Why you just can’t do what the big brands do!

Website planning 2017

Why you just can’t do what the big brands do!

Clients and businesses, I work with, in the planning or troubleshooting stages of their web development often say to me that they want their website to look like John Lewis or M&S or Amazon or some other well-known or dominant brand whether it is in their sector or not.

Sometimes they insist that they just want a feature that might behave in an unusual or novel way that is specific to that brand and appears to work effectively for them.

But just because a dominant brand’s website is working well for them, or that they are using the desired feature successfully does NOT mean it will necessarily work for you. It might seem completely logical to specify the use of an exemplar of good practice, to reason that if it works for them (and they appear to be making loads of money) then it will also work for you.

So why shouldn’t I do it this way” I hear so many of you say.

There are many reasons for this. First of all, you need to consider if you are running the same type of business; have a similar business model; are you operating in the same sector; are you targeting the same customer type, in the same categories, who buy from you for the same reasons and so on.

A special case

But really, the issue is more than all of this. Because John Lewis, and M&S and Apple and all those other megabrands are a special case. They are not only well established but enjoy an extremely loyal customer base whose allegiance to the brand will often tolerate inconvenience or undesired change. This means that a feature that might at first be difficult to use is unlikely to present a barrier to the website user completing their task. Something that is non-standard can be perceived not as an irritation but as a differentiating aspect of why the brand is better and the loyalty justified and may even view an illogical innovation as proof of superiority. The customers will gladly invest time and effort in learning how to use the change or feature. Additionally, the nature of loyalty means that unlike most websites, the users are more likely to use it often, visiting just to browse even when no purchase is being made.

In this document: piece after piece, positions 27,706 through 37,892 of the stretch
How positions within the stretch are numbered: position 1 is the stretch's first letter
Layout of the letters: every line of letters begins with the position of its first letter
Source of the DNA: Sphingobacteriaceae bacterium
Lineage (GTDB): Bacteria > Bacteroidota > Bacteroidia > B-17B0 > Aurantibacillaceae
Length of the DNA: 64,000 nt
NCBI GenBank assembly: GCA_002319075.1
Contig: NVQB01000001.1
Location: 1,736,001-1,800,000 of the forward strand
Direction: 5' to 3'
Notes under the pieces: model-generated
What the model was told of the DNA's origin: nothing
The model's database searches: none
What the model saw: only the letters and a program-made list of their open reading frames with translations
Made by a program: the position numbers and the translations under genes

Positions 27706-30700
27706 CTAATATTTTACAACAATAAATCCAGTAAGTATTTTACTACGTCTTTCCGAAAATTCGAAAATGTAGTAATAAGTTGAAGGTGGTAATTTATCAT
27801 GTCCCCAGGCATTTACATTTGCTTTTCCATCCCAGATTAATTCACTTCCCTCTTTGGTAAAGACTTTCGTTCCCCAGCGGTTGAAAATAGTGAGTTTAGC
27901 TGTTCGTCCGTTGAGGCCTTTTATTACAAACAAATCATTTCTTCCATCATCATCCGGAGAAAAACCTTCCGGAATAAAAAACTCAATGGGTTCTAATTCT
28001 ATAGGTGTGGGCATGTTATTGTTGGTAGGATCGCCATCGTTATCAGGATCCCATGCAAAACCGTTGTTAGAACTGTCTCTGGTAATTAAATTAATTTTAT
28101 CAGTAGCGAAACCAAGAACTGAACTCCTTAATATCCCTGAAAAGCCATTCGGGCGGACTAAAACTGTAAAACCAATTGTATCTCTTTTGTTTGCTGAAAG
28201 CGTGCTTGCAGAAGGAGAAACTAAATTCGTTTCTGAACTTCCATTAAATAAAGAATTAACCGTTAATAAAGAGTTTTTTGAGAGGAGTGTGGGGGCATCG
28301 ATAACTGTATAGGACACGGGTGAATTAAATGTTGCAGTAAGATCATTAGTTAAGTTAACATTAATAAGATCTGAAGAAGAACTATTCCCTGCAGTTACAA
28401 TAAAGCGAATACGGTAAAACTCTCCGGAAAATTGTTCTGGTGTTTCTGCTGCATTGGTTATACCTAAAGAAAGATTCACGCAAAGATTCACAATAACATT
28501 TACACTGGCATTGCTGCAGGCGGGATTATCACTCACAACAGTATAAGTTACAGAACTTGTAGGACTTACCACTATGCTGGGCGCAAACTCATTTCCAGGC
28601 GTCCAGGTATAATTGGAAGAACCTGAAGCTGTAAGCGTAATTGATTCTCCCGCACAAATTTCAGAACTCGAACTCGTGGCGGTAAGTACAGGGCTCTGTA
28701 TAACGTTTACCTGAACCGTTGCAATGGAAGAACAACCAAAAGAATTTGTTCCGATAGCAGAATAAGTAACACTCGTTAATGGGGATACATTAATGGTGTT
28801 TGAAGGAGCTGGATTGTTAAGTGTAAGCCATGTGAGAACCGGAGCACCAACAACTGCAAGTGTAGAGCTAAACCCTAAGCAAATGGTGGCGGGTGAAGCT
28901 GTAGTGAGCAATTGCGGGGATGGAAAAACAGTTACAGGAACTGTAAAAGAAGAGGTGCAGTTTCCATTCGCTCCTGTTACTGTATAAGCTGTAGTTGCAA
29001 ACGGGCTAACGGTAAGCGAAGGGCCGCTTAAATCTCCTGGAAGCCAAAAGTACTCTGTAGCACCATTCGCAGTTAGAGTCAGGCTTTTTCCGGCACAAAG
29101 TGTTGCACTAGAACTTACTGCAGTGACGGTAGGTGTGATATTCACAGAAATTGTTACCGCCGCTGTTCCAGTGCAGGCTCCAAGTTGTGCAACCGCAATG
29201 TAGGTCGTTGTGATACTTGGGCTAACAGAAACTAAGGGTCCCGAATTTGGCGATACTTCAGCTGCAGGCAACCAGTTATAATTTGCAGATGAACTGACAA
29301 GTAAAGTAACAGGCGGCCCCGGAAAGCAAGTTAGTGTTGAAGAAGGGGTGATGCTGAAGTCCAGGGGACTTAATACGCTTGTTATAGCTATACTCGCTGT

So, before you insist that your web developer implements a feature that you’ve seen and maybe love on the site of a big brand:

  • Am I operating in the same sector?
  • Do I have the same type of customers?
  • How are my customers’ behaviour likely to differ?
  • Is this the ‘normal’ or standard way of doing it?
  • Am I proposing to implement this feature in a similar context?
  • Am I putting anything in their way that might hinder or prevent them from completing their tasks and becoming a customer.

And remember even if you can provide a positive answer to all these questions, just because you can doesn’t mean you should.

 

About the Author

Nigel T Packer

After 23 years working in electronics, production and mechanical engineering fields Nigel has spent the last 18 years working in the field of business development specifically on the internet.

Being at the start of the digital economy, Nigel has adapted and applied the principles of business development to the rapidly changing scene of the internet. With it the creation of new business models that work for clients had been his objective.

An author and digital business speaker his book “How to Get a Website that Works for your Business” has helped hundreds of SME business owners understand the principles of online success.

Today Nigel runs a digital consultancy PelaTis Online Ltd an independent eBusiness consultancy working with retail, manufacturing and service businesses. His insights and understanding of the way the internet works and the direction it is going in makes him the go to consultant for online business success.

Website planning is the first stage of any online development which Nigel and PelaTis Online offer consultancy services for.  Get in touch by completing the form on this page or phoning 01639680248

 

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